Are there any export markets that are a key focus for you?

The UK is about 85 per cent of our business currently, but 15 per cent is international, and we’re looking to grow that to 20 / 25 per cent over the next year. We’re looking at the US, Australia, and areas of Europe. We’ve already started to see little successes, as we invest more into it. We already ship to 180 countries in the world, we’re definitely accessible to people now, so it’s about growing that awareness in other markets and progressing that. We’re already looking at ambassadors in local markets. We’ve just launched with Laura Jade Stone, who is an influencer in Australia, so that helps with awareness and to roll out our model internationally.

You said you didn’t really have a goal when you started out. Do you have one now?

It’s definitely different now. With the investment, we’ve definitely got targets and plans for the business. For me, my goal post stretches all the time. I’m one of those people who, once I achieve something, I move on to the next thing. I’m always ambitious. The ideal is to grow internationally and get to £100m of turnover over the next three years and expand the international side to 40 per cent of the business. At that point, don’t get me wrong, I’ll probably have another goal, but for now, this is my focus.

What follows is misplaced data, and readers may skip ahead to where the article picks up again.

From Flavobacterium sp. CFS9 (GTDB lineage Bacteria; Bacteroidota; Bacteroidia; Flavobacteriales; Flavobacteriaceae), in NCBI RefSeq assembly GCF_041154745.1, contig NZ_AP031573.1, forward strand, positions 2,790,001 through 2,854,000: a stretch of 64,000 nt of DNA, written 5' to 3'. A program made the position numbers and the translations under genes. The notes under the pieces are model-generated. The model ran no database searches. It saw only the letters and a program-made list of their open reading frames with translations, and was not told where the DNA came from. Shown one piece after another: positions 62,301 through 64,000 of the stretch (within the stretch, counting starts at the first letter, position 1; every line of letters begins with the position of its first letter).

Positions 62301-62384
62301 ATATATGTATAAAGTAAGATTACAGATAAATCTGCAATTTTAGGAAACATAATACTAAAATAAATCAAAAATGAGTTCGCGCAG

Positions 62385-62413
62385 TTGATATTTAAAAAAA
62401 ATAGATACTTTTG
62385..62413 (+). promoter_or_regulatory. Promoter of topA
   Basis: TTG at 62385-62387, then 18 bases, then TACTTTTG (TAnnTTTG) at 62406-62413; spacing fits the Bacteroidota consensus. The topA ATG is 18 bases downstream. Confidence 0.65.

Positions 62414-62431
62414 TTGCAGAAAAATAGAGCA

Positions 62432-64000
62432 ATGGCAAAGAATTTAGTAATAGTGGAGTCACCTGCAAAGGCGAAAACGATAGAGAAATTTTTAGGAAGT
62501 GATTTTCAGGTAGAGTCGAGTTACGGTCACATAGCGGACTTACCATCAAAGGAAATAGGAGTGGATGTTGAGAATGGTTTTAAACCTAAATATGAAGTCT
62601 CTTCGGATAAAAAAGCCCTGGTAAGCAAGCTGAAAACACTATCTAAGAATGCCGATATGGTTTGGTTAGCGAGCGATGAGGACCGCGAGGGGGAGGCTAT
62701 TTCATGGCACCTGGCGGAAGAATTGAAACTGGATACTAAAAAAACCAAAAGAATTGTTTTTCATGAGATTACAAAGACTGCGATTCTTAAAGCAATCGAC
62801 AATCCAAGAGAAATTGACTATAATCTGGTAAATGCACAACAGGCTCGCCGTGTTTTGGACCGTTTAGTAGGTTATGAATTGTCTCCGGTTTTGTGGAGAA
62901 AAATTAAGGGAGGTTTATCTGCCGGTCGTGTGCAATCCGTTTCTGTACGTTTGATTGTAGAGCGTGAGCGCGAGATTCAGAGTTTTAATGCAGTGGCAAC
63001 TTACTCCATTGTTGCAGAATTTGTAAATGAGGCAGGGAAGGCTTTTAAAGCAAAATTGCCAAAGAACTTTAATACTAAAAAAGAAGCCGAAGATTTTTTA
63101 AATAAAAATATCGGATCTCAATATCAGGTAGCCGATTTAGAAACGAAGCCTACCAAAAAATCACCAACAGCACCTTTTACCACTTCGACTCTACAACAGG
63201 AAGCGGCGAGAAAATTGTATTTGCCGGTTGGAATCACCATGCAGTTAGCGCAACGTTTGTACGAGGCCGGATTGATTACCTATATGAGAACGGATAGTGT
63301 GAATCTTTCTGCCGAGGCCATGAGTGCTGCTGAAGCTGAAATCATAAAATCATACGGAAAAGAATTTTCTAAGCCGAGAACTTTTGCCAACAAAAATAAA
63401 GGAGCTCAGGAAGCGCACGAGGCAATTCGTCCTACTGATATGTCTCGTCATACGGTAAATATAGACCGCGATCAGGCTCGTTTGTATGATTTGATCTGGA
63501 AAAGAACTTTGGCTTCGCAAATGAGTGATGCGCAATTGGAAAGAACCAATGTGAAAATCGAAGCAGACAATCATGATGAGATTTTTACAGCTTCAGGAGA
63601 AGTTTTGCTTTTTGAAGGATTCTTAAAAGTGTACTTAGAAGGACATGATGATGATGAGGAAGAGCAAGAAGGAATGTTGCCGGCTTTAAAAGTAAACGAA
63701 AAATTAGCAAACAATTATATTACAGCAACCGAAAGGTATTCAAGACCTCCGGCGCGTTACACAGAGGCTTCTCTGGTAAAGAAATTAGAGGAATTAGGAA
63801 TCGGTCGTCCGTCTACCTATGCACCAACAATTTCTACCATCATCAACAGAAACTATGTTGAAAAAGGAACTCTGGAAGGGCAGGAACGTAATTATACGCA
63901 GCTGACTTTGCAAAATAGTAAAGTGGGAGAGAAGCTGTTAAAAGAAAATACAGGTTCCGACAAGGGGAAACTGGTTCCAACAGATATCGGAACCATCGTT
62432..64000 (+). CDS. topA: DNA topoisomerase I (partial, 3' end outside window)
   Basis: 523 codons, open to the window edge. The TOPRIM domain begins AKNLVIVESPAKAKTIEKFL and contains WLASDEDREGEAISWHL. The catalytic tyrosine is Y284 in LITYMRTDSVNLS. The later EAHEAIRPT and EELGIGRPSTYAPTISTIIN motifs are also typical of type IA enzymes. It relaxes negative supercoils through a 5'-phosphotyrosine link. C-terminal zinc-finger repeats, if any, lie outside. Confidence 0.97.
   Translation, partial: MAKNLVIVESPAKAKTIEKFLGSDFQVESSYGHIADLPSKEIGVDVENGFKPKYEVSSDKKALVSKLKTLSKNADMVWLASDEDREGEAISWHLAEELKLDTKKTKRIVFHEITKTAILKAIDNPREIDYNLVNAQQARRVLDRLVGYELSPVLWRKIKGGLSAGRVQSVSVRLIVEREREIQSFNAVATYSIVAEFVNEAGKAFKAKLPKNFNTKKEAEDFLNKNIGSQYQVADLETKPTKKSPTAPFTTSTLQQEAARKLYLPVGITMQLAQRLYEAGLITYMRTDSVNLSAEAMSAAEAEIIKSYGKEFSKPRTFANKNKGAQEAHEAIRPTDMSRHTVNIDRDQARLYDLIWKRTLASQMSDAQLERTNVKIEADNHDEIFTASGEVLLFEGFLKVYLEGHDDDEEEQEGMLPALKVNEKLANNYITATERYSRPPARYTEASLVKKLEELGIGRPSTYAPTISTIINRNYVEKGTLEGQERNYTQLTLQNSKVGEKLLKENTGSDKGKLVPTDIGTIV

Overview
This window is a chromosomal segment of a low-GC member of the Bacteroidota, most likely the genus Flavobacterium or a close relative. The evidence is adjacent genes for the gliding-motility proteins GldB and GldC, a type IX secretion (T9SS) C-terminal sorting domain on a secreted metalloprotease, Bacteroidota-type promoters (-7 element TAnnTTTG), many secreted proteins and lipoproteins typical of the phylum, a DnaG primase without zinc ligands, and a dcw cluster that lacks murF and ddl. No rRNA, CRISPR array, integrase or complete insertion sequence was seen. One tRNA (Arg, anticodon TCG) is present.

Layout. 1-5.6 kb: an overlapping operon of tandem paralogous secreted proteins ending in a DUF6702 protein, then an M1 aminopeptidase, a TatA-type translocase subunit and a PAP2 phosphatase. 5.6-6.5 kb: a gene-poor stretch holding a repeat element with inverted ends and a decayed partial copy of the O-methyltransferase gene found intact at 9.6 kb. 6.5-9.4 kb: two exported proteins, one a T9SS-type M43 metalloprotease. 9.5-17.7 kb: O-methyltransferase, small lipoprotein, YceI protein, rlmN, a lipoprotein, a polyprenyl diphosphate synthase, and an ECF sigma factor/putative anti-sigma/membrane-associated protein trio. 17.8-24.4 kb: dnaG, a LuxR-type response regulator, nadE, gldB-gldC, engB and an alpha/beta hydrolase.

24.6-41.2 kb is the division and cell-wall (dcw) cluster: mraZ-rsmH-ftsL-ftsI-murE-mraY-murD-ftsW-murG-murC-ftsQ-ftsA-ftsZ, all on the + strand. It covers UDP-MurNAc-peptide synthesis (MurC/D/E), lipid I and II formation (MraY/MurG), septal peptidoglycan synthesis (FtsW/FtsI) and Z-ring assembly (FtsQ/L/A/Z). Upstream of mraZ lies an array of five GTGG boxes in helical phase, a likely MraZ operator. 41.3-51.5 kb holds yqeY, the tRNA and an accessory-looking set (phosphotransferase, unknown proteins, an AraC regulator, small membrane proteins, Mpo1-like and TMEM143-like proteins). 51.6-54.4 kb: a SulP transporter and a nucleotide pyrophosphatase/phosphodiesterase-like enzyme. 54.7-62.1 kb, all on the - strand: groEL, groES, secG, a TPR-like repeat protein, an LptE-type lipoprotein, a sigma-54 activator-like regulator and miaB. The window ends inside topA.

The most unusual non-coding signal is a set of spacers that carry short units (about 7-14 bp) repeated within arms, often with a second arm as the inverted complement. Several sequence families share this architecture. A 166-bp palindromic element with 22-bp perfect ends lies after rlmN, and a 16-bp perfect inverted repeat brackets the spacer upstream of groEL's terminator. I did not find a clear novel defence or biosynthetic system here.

From bedroom to boardroom: How Adam Frisby grew In The Style into a fast fashion powerhouse

What’s next for you in the short term?

We’ve just signed a new influencer, CC Clarke, who’s got 1.5 m followers. She’s actually a beauty blogger who has great styling and a great audience, and we’re about to launch a new range with her. And we’ve got another two influencers signed that I can’t talk about just yet. One will be launched in February, and we’re looking to do a bit of a London fashion take-over, which is something fast fashion brands don’t do. But I’m keen to break some boundaries and show that fast fashion can be in the London Fashion Week arena, why not? And then potentially one around April time as well. So we’re looking to build on the influencer model for sure, and the big focus is, as I said, on international expansion. There’s loads going on.

Who is still on your wishlist in terms of celebrity / influencer collaborations?

It’s probably unrealistic, but at this moment in time the perfect candidates would be Little Mix. Not only are they amazing and beautiful, but I think that they stand for female empowerment and diversity, and that is so important to me. Even someone like Anne-Marie, who is a big music star but has always been about ‘wear what you want to wear and be comfortable in your own skin’. That’s such a key message for young girls and something I feel very strongly about. They would be the perfect people. It’s about fashion, but the message goes beyond fashion.

Photos courtesy of the brand